The creator of the Russian satirical comedy D. Fonvizin — in rare sources of the Presidential Library
On December 12, 2017, is the day of the memory of the creator of a genre of the Russian satirical comedy Denis Ivanovich Fonvizin (1745—1792). There are both the creative heritage of a very writer and biographical works, the abstracts of dissertations, critical articles of different years dedicated to the writer on the Presidential Library website and in the library stock.
In the book by Vs. S. Solovyov entitled Denis Ivanovich Fonvizin (1900), which is represented on the Presidential Library website, it tells that the Fonvizin family originated from Baron Peter von Wiesen, who was captured during the Livonian War during the time of Ivan the Terrible and settled in Russia, and that his grandson under Tsar Aleksey Mikhailovich adopted the Orthodoxy. Like many of their compatriots, “von Wiesen became the true Russian people. They even began to write their names not in a German manner, where von goes separately from Wiesen, but in Russian, in one word: Fonvizin.”
The publication also points at the early opened abilities of a future writer, translator, and a playwright: “In 1755, that is at ten years old, Fonvizin enrolled in the newly opened Moscow university preparatory school. In there Denis Ivanovich learned Latin and German. Later, he earned good knowledge in French.” After finishing the school and full university course, he registered in the military service, but was soon invited to a foreign board, where for five years he was assigned at the office of cabinet-minister I. P. Elagin, who did not burden too much a literary-gifted young man with official duties. “An enlightened man himself, a writer and a great fan of the theater, he let Fonvizin engage in that what attracted him the most.” With such patronage, while in service, Denis Ivanovich has managed to write a comedy entitled “The Brigadier-General.” Lovers of the Russian theater, which at that time has acquired its own individual language, have noticed both as the problematic so the comic parts of this play.
Soon the entire capital was talking about “The Brigadier-General.” The Empress Catherine II wanted to hear a new Russian comedy in person. “Fonvizin recited the “The Brigadier-General” to the Empress in the Hermitage, and he did it excellently, — as told in the foreword to the publication entitled Writings of D. I. Fonvizin: the complete volume of collected original works (1902), an electronic copy of which is available on the Presidential Library website — and then all the nobles wanted to see the author and hear the play.”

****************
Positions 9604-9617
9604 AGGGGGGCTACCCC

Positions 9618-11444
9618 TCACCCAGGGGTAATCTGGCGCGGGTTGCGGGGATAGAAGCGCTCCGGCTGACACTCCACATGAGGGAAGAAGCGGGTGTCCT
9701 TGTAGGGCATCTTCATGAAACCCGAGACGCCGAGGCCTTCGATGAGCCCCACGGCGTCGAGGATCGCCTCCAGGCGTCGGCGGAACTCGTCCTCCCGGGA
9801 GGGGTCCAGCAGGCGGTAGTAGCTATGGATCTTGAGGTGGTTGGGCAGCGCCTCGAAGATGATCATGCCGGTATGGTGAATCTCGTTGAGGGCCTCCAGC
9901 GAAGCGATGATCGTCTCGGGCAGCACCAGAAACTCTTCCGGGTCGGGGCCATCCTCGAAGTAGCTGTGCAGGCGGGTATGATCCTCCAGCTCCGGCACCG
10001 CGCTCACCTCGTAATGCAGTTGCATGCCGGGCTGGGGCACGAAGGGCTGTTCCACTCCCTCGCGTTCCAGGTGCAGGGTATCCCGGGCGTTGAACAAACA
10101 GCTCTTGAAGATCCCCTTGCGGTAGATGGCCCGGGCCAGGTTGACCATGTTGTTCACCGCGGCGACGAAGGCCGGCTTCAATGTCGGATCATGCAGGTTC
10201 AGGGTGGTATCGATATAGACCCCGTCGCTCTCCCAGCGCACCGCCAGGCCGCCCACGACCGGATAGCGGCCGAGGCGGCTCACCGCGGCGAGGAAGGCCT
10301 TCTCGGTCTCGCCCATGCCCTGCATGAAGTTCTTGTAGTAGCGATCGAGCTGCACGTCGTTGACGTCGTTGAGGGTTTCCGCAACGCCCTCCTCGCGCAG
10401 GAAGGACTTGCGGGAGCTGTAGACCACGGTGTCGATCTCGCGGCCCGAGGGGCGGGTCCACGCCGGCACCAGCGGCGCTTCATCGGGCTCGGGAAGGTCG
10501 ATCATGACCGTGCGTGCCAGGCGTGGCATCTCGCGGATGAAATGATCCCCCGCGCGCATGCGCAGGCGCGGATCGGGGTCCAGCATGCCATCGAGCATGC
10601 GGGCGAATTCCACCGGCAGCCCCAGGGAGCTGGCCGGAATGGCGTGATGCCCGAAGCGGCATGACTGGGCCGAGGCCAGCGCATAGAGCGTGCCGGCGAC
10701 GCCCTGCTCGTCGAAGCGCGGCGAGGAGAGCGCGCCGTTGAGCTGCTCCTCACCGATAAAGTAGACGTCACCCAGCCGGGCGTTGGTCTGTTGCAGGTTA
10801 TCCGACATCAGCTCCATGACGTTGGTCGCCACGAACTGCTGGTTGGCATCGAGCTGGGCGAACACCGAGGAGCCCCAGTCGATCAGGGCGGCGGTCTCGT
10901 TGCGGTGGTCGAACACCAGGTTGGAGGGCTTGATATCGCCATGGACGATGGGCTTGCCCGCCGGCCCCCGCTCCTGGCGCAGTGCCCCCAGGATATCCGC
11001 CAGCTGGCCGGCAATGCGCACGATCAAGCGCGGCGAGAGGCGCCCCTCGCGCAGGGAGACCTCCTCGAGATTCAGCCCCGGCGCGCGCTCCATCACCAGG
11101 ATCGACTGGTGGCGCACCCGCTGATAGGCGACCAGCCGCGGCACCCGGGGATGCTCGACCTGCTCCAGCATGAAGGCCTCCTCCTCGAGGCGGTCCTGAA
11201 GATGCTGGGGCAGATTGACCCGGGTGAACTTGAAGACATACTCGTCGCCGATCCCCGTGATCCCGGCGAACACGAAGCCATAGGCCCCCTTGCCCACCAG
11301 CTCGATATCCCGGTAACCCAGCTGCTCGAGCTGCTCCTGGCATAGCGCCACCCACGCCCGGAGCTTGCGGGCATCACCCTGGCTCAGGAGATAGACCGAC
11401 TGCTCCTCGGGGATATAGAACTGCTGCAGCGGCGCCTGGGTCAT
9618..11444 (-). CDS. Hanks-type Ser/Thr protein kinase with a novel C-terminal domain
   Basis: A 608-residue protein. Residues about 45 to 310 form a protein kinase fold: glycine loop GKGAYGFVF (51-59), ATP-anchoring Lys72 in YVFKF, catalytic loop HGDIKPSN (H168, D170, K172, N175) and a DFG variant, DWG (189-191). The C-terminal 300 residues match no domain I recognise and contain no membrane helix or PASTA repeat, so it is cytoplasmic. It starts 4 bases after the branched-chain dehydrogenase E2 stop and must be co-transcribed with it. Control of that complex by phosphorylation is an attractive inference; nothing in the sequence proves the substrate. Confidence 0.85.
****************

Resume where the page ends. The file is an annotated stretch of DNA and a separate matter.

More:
There is a digitized copy of a book entitled “Von-Wiesen: his life and literary work” (1892) on the Presidential Library stock. In there such a review of the creative of a young writer can be read: “In the Brigadier, von-Wiesen, owing to his observation, a lively imagination and a satirical talent, was able to put on stage especially colorfully and to give life to the very types that <…> already a while were cruising around in our literary sphere, and, as it were, only expected some skillful pen that would have managed to depict them embossed.”
The playwright as much as possible developed this main feature of his talent in his comedy “The Minor,” enlarging the characters and highlighting the main evils of Russian society, which may actually be found today. The author has managed to bring the gentry and the city ambiances of the time to the stage especially talented, touching the sorest points of the society. It is not a coincidence that the comedy is included into a textbook school curriculum of Russian language arts and is still remains in theatrical repertoire.
V. O. Klyuchevsky in his article “The Minor by Fonvizin. The experience of the historical explanation of the educational play,” published in Volume 9 of the collected works presented in the electronic fund of the Presidential Library, will write: “It could be safely said that the Minor has not lost much of his former artistic power over either the reader or the viewer, despite its naive dramatic construction, at every step exposing the threads with which the play is sewn, neither on an obsolete language, nor on the dilapidated scenic conventions of the Catherine’s Theater, despite even the spilled within the play fragrant morality of the optimists of from the last century. These shortcomings are covered by the special taste that the comedy acquired from time and which contemporaries of Fonvizin did not feel in it.”
Pushkin called the comedy “the people’s”, and Fonvizin — “a friend of freedom” and “satire’s fearless sovereign.” It is with Fonvizin that the Russian satire begins, which is going back to Gogol, Shchedrin, Bulgakov, Zoshchenko.